The end result of a situation such as seems to be developing in the US is that bit by bit, the national social, legal and commercial structures of a country are picked apart. Assumptions about how things are done or the role of a nation in the World Order are turned on their head. It might seem extreme to talk in this way, but there are a number of examples of countries where these changes have taken place almost without people realizing just how far things have gone.
Related Article: UK to send another 440 troops to Afghanistan
And then, one day, when decent people wake up and say “enough is enough”, they discover it is all too late. It happened in Germany in the 1930s, it is going on in Russia today. Many believe Turkey is gently slipping back into an autocratic regime where Democrats are being rounded up and imprisoned or worse. Might the same be possible in America?
Most of us would dismiss the idea out of hand. But turning the clock back once changes have been made is not always that easy, particularly where it can be shown that such a move is at the behest of the “Establishment” who are resisting the advancement of the poor or oppressed in society. Trump knew this when he ran for President. He plays this card every time someone crosses him and he vilifies them on his twitter site.
That is why international attempts to clean up this planet are portrayed as being against the interests of hard-working Americans; or why the Iranian nuclear agreement was just a lousy deal for the average US citizen. It is also how he is winning support in the US to threaten to pull out of NATO: “Let the Europeans start to pay their fair share” is his motto.
The problem is that in some ways Mr Trump is right. NATO is horribly reliant upon US military might and countries like Germany are absolutely ignoring a pledge to spend 2% of their GDP on defence. And China is most likely doing many of the things that he has accused them of, such as dumping cheap goods on the US markets, and “stealing” jobs from US companies.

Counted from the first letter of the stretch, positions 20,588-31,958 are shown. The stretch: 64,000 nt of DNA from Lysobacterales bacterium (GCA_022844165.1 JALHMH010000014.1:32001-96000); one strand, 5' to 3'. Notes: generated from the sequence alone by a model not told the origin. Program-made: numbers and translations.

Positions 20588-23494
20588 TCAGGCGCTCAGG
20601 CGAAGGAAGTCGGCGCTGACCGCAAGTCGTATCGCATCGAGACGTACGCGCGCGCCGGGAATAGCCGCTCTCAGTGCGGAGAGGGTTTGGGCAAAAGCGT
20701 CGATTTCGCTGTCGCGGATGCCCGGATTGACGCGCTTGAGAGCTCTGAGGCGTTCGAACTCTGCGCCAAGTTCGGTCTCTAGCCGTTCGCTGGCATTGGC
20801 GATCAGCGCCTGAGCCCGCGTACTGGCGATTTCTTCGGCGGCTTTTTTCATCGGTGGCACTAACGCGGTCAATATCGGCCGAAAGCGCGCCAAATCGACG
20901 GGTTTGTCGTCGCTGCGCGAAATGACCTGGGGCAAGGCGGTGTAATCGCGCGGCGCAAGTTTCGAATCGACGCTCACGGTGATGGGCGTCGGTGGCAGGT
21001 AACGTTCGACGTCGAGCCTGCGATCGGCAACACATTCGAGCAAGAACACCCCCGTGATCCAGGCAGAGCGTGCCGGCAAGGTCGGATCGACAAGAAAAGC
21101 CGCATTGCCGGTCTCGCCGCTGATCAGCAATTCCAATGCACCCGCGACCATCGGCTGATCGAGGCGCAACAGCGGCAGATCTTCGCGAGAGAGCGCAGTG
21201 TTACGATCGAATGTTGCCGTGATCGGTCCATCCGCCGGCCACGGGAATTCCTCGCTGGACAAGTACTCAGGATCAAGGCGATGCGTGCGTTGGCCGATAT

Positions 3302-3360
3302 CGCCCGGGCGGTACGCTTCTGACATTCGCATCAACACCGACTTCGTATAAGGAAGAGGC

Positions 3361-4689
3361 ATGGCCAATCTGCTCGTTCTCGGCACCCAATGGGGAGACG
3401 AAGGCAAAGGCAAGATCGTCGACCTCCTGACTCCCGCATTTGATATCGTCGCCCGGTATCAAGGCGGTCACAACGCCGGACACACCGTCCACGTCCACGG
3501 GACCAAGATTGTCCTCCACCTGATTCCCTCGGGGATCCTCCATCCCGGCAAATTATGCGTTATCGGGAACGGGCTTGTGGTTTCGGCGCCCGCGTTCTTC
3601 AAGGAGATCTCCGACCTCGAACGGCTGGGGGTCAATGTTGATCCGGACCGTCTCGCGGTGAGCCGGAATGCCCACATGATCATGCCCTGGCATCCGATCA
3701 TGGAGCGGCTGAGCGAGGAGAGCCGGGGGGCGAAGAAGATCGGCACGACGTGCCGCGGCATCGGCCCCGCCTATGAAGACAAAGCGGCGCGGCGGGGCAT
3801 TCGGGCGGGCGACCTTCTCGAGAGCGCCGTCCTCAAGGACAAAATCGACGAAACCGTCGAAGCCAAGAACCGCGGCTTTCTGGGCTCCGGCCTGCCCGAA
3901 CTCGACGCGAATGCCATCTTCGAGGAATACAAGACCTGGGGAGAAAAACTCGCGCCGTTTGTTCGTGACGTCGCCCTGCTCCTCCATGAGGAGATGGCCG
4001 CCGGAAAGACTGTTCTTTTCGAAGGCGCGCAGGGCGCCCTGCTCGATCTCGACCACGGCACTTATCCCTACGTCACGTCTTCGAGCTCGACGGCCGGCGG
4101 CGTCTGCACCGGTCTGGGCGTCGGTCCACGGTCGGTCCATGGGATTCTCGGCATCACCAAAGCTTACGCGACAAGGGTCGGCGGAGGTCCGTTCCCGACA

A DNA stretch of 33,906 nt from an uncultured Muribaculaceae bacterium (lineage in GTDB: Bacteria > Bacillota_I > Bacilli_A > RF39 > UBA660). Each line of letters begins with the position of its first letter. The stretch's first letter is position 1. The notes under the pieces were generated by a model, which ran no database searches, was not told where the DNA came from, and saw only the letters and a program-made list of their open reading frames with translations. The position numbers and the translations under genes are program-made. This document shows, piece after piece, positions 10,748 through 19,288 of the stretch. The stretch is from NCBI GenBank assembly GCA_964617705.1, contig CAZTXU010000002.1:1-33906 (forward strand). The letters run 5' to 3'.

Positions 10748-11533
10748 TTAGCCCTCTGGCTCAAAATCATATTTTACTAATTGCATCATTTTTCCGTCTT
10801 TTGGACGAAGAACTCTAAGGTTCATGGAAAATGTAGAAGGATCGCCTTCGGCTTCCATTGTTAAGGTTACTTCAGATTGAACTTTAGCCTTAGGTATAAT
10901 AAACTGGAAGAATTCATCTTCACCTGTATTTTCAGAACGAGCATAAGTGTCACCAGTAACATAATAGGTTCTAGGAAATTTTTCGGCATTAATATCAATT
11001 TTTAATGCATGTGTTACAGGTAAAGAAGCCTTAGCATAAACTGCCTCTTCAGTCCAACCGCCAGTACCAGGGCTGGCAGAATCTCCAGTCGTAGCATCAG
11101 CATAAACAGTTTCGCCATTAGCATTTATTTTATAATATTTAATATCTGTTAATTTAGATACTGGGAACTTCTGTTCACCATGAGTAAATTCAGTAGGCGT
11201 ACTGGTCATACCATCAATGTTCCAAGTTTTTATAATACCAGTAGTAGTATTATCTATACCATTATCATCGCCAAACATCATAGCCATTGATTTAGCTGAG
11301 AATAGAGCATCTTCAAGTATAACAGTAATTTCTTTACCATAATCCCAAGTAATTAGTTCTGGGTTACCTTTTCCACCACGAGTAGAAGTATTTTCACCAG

And so, as we watch the US remove itself from the world stage, we might reach a tipping point where we have to ask the serious question: “Has America fundamentally changed – and is that change permanent?”
Some believe that that point is not that far away. They fear Mr Trump will even try to increase the rate of change in the last years of his presidency. They point to the speed at which he is ordering the military out of areas of long-term conflict such as Syria and Afghanistan as being examples of this change. And then, in America at least, many will start to pray.
Related Article: The UK will not join the European Army
Follow-on note to article
After publishing the article by Henry, reports have emerged from the US that the rate of withdrawal of troops from Afghanistan is going to be much faster than had been assumed. It is now reported in the US media that some 7,000 of the 15,000 troops in country are to be pulled out as soon as possible. Although the DoD has not commented officially, it has generally dismissed concerns about the impact on the Taliban, which has been increasingly active over the last year or so. A senior Afghan official reportedly told the BBC that the effect of a withdrawal would have little impact on the overall security situation as the forces concerned were only acting in a training and advisory role.
However, General Mattis, the US Defense Secretary who recently resigned, has now stated in public that Mr Trump should appoint someone more in alignment with his policy of withdrawal from that troubled country. The change in policy from a year ago when Trump ordered another 3,000 troops into Afghanistan is remarkable and illustrates the overall problem of dealing with such an un-predictable president in the White House. As recently as early this week, Gen Carter, the UK CDS, was saying that he was completely satisfied that the US was totally committed to supporting the Afghan government in its fight against the Taliban. Perhaps the relationship with the US is not quite as steady as might have been hoped at a time when the UK seems to be turning away from its European partners and back to the older US/UK arrangement.